Gold eased for a second session on Wednesday as equities inched higher on optimism over U.S. economic growth, curbing bullion's safe-haven appeal.
Prices were hurt by data showing the U.S. trade deficit fell to a four-year low in November as exports hit a record high and weak oil prices held down the import bill.
The numbers, the latest in a string of strengthening economic fundamentals, left economists anticipating a far stronger pace of growth for the fourth-quarter than previously expected.
"The global economy will continue to stabilize in the next few months so we won't have much acceleration of prices," said Alexis Garatti, an economist at Haitong International Research in Hong Kong.
A strong economy and higher equities curb demand for gold which is seen as an alternative investment.
Gold prices will decline in the first half of the year, but may steady in the latter half as fundamentals improve, Garatti said.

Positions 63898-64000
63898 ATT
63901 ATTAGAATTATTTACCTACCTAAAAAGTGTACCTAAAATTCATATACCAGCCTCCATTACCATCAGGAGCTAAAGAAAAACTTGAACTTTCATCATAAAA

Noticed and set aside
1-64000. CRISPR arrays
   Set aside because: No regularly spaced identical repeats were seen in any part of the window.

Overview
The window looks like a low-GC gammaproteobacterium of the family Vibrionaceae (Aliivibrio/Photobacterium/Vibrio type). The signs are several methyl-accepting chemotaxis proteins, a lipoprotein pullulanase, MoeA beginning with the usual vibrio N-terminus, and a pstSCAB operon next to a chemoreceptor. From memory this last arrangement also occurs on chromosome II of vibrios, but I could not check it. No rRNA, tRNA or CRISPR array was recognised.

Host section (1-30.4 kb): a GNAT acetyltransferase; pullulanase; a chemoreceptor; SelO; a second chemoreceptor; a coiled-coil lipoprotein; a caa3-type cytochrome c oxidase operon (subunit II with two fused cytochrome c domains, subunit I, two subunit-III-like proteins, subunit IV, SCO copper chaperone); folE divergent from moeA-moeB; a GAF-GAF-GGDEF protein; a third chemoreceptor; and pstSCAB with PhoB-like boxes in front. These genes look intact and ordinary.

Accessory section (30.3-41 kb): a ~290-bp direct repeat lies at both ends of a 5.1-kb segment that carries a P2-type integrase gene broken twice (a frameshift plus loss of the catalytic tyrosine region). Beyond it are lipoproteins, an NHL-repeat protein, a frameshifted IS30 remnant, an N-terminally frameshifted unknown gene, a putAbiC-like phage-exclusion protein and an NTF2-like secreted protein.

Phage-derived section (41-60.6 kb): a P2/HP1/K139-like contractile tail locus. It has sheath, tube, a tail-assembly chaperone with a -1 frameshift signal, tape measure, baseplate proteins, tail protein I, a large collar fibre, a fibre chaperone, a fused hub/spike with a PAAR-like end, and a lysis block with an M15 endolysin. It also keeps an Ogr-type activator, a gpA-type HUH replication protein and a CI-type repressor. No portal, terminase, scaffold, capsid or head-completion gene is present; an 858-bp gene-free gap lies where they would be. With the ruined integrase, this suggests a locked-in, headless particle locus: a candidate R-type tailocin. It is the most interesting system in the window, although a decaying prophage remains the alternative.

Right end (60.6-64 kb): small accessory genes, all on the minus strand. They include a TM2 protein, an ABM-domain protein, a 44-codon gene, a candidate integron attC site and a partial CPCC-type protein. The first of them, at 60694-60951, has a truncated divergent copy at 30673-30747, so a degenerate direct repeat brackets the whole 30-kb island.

Spot gold had eased 0.3 percent to $1,228.19 an ounce by 0301 GMT, after snapping a five-day rally on Tuesday.
Asian shares climbed on the U.S. trade data, while the dollar was hovering near a one-month high.
Markets are awaiting the release of the minutes of the Federal Reserve's December meeting - when the bank decided to cut its $85 billion in monthly bond purchases - to gauge the pace at which the central bank will scale back stimulus.
Two top Fed officials said they expected the bank to reduce stimulus at a steady pace, with the lone official to dissent against the bank's decision to trim its bond buying saying he was comfortable with the approach.
On the physical side, the pace of Chinese buying seemed to have dipped slightly on Wednesday after a frantic buying spree earlier this week, based on volume and price data on the Shanghai Gold Exchange.
Premiums eased slightly to $19 on Wednesday from over $20 seen earlier this week. Trading volumes on Monday hit their highest in eight months but have since slowed.